Document Type

Thesis

Degree Name

Master of Science (MSc)

Department

Biology

Faculty/School

Faculty of Science

First Advisor

Gabriel Moreno-Hagelsieb

Advisor Role

Co-Supervisor

Second Advisor

Geoff Horsman

Advisor Role

Co-Supervisor

Abstract

Phosphonates represent an underexploited class of natural products despite their tremendous potential for use in medicine and agriculture. Even less characterized are phosphonate-containing macromolecules such as cell wall lipids and glycans, distinguished by a P-C bond known to provide stability towards hydrolysis. Despite some progress made in revealing cell wall phosphonate tailoring (Pnt) pathways, several barriers impede the discovery and characterization of novel phosphonate biosynthetic pathways. Specifically, a large diversity of gene composition and arrangement is evident surrounding key genes established to participate in phosphonate tailoring pathways, which are identified alongside the presence of the ppm gene encoding the P-C bond forming enzyme phosphoenolpyruvate mutase (Ppm). In this thesis, the presence of a putative cytidylyltransferase called pntC has been identified in close genomic proximity to ppm in 120 microbial phosphonyl tailoring (pnt) gene neighbourhoods collected from non-redundant genome sets. Further, bioinformatic analysis of gene neighbourhoods surrounding ppm and pntC homologs, based on functional associations with Pfam families, has been completed and will allow for prediction of new phosphonate modifications. Indeed, 6 pnt gene clusters have been preliminarily classified based on uniquely identified Pfams, highlighting functions involved in transport, redox reactions, dehydrogenation, and deamination with a variety of substrates. The new bioinformatics tool described herein will enable further classification of pnt gene clusters and result in the generation of testable hypotheses for enzyme targets crucial to phosphonate tailoring pathways.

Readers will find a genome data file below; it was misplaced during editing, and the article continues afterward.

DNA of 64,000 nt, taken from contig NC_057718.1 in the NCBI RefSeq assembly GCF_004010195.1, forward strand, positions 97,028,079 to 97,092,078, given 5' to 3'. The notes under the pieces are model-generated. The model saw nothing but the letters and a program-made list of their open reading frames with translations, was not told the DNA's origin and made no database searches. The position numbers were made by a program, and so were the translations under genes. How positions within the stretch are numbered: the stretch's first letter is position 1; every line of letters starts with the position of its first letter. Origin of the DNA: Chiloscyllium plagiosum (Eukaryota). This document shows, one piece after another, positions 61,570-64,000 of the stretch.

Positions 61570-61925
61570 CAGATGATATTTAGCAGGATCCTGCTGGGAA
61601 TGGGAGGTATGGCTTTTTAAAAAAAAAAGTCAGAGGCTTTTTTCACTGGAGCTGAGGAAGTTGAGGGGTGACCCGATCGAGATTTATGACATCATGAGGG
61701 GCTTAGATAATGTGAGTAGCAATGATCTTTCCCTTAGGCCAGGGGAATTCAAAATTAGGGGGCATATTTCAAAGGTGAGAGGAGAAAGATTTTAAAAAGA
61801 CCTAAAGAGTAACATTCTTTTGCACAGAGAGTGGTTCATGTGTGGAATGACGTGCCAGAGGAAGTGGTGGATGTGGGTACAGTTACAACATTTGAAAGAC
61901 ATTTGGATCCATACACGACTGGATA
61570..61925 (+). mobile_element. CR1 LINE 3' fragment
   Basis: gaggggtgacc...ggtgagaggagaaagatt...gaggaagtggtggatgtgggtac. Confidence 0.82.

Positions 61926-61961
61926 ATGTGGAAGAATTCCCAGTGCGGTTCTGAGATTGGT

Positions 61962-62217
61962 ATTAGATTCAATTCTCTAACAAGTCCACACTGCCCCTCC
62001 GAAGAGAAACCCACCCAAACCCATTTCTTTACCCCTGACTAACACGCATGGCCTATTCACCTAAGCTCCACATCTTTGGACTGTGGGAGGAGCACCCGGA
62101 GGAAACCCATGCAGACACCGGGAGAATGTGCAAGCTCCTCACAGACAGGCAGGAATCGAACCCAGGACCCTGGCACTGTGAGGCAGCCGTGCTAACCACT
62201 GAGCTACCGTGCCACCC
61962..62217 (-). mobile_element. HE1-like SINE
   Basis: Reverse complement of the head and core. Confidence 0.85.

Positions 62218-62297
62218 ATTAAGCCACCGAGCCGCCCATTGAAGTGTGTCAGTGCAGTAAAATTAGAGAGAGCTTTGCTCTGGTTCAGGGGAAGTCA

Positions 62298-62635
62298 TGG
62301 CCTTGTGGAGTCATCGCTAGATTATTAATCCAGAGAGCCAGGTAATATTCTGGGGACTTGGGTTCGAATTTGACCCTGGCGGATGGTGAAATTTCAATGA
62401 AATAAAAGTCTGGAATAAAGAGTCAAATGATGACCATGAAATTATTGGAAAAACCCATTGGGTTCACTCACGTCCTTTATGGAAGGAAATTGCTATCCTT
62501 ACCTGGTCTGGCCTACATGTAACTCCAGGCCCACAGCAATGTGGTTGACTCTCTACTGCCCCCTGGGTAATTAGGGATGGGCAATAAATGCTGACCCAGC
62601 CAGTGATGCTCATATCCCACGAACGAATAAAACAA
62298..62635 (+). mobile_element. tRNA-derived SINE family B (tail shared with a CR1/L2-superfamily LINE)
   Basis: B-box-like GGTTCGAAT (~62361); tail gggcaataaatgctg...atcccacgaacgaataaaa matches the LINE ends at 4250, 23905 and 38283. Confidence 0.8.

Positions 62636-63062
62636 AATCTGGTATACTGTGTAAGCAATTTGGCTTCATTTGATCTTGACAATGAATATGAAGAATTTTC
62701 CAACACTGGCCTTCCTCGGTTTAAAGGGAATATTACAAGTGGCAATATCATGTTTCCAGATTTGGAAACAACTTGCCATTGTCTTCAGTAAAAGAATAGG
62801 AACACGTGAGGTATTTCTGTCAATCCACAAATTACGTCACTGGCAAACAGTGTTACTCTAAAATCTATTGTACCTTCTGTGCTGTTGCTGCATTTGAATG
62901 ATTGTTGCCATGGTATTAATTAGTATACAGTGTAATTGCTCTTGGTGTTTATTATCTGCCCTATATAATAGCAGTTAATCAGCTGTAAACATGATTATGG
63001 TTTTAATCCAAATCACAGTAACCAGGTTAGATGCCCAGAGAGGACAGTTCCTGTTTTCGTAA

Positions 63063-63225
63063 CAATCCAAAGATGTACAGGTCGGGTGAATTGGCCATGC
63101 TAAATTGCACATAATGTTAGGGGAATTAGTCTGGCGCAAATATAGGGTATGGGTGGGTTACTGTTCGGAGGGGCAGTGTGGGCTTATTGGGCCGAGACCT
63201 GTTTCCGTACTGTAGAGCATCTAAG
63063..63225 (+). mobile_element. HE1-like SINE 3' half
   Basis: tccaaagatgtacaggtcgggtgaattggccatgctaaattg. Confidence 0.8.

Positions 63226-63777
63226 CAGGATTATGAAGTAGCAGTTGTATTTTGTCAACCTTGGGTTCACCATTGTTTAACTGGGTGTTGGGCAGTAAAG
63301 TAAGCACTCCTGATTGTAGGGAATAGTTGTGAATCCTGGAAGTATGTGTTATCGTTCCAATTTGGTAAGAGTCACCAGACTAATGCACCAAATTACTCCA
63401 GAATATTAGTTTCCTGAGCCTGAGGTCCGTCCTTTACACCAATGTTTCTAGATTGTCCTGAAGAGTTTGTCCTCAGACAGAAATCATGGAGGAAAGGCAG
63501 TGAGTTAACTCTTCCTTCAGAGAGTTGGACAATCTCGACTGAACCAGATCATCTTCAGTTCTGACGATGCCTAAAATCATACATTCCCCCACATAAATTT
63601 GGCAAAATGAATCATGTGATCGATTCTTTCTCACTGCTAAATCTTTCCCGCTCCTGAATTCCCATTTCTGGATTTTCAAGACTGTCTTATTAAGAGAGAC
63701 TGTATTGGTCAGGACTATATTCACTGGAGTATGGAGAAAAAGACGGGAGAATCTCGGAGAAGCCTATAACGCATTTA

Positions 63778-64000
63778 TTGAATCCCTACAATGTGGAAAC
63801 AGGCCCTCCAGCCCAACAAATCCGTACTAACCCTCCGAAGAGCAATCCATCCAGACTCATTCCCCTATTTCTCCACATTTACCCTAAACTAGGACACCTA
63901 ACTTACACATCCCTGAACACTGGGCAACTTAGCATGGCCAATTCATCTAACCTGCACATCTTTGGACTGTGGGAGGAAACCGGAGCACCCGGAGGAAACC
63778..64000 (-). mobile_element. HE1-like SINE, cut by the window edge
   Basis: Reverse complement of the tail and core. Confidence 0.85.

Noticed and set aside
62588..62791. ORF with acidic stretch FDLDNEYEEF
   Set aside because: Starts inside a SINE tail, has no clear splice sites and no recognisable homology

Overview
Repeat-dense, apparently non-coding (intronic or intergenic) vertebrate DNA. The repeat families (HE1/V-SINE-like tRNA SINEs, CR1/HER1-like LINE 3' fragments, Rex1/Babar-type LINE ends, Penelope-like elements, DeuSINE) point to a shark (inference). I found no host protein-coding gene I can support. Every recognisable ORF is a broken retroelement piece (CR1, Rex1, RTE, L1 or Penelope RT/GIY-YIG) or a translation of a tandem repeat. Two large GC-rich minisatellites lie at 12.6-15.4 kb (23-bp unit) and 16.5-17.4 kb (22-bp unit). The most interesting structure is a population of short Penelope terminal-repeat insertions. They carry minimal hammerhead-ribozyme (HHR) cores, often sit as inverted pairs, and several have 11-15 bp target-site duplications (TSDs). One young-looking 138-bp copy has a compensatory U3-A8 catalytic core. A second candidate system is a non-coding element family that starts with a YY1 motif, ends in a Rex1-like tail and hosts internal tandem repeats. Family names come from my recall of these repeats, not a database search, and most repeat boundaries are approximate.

Convocation Year

2018

Available for download on Thursday, July 29, 2021

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